One former author told me that she had been at a writers gathering in which all the other authors were complaining about their editors. When she said, “My editor is my friend,” her statement was met with laughter and incredulous judgments of naivete.
Friendship may be the platonic ideal, but even in the best of these relationships there inevitably comes a time when your editor will stop handing out carrots and employ a big stick—whether that’s a red pencil or the “Track Changes” program.
Admittedly from an editor’s POV, what follows are six tips for career authors to better their relationship with their book editors.
1. Mourn the “darlings” you must “kill”
William Faulkner famously writes of the necessity to “kill your darlings”—eliminating idiosyncratic editorial bugs.
Your long-awaited editorial letter might offer truths that hurt.
After receiving your revision letter from a publishing house, take time by yourself. If you have immediate objections, don’t phone your agent or anyone who has anything to do with your career. If inclined, rebel and be upset or angry. If I were to revise Elizabeth Kubler Ross’ “Five Stages of Grief” for a “Career Authors Edition,” these would be the “Denial, Anger” stages.
However, while writers are by nature sensitive souls, they must also have grit to pursue a career in book publishing.
It’s the remiss editor who allows you to retain distracting personal or stylistic foibles.
If an editor’s revision letter points out these deadly darlings, among other edits, you are allowed a moment or three to secretly denigrate that editor as an “elitist out of touch New Yorker.”
Give constructive criticism time to sink in. An editor’s words are not intended to slash your ego, but to better your book. Now recall who is your in-house champion and who approves your on-acceptance check.
Put aside the fury of being misunderstood, get over it, and get back to work.
Most editors are not bullies demanding you do just as they say. Using their knowledge of the marketplace, they want to make your book a success—artistically and commercially.
Dive in deep. Analyze the edits and suggestions. Accept or reject your editor’s suggestions. While there must be exceptions for extreme situations, in general I urge career authors to accept more edits than reject.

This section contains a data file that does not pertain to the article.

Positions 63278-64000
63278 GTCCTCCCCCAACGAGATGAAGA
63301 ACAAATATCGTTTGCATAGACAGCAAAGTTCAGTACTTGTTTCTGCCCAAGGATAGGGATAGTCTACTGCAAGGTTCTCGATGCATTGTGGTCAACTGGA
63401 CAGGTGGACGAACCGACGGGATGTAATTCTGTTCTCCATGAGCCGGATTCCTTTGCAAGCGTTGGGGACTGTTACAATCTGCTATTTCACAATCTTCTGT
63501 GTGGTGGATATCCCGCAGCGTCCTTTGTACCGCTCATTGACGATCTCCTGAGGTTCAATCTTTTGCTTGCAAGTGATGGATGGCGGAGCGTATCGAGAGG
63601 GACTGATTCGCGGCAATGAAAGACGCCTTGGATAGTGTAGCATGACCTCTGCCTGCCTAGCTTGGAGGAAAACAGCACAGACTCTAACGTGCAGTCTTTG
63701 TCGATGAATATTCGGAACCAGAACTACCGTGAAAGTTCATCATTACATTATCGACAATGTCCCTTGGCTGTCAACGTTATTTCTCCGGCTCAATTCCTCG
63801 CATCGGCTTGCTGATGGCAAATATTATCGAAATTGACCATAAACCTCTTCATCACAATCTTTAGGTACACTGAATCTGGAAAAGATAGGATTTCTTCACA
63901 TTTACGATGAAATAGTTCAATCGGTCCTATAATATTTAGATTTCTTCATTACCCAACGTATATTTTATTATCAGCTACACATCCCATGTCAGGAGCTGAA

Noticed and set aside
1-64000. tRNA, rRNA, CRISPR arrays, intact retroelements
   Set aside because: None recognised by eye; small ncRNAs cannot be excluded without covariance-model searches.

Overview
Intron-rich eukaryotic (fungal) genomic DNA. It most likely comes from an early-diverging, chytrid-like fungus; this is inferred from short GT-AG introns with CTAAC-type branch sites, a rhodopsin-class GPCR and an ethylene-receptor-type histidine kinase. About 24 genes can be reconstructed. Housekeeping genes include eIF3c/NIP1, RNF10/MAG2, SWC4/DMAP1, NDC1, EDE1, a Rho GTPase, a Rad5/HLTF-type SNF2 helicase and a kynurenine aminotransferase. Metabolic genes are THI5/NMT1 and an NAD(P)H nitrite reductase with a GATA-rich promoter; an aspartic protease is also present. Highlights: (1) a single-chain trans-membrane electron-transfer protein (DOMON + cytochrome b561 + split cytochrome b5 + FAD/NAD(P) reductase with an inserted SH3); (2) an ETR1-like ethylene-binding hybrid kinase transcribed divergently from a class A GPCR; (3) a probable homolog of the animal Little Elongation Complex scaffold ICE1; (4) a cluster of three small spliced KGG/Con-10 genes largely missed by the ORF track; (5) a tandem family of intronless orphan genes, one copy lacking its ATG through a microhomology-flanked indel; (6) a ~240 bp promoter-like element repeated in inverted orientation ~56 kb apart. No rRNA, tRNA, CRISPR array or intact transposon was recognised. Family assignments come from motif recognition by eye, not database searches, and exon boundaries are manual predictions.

Remember this battle-hardened editor is on your side. If you don’t like an editor’s suggested change, analyze what raised the issue, and come up with another solution.
3. Choose your battles wisely
Returning to the Grief analogy, this is the “Bargaining” stage. Don’t be shy about objections but narrow them down to key points. Write them down forthrightly without detail or complex explanations.
Be prepared to defend your position, possibly even cede it.
Discuss and negotiate. Of course, some editors are more receptive to this dialogue than others.
I’ve been asked whether I’ve ever had writers who totally hated my recommended changes. In fact, this happened only once (that I know of). A career author who wrote a lovely literary novel about exotic travels throughout Asia hugely disliked—hated is an ugly word—my suggested cuts and changes. We discussed numerous options but could not find common ground. Finally, I said, “If you want to go into the marketplace with a novel that’s not as good and commercial as it might be, it’s your name on the cover.” He made the changes but wasn’t happy—a less than ideal outcome for all.
4. Recognize that your editor has limited time
They love you, and love your book. They would prefer to sit back and write you a really long email or talk to you on the phone all day, but then they would get fired for not doing all the other work required of them.
5. Acknowledge the players on your team
Thank your publicist, art director, and other contributors. Like most anyone else, editors like to have their work publicly acknowledged. Such an act makes the idea of future collaborations with you all the more appealing.
Don’t write snarky acknowledgments like the Asia-exotic-travel author above. Don’t be too clever.
Also, Holiday bribes like chocolate, et cetera are not unwelcome. It may be wrong, but it feels so right.
6. Move forward together
When discussing future projects, again, listen carefully. Experience and good mentors teach editors to take care when discussing future collaborations with career authors so when the subject comes up, offer your vision but also be sure to pay close attention to what’s said on the other end.
Listen to their commercial aspirations and see if your goals align with their wants and needs.
Of course, your next book should be the book you want to write, but you also want it to be a book that a publisher can get behind. (Kubler Ross stage: “Acceptance.”) If greater alignment is needed between author and editor, a literary agent once again proves incredibly useful.
In collaborative efforts like book publishing, sharing a vision is key to success. A writer may seduce an editor with their ideas, or an editor may persuade a writer with theirs. Working with a book publisher, your intensely personal, creative work becomes a cooperative project. Your baby must grow up.
Calls for greater unity and understanding are common these days. Making progress can entail conflict. Peace among those who write words and those who cross them arrives when all parties recognize that theirs is a communal effort.
How do you react to criticism of your writing? How would your ideal editor handle you? Share your thoughts on Facebook.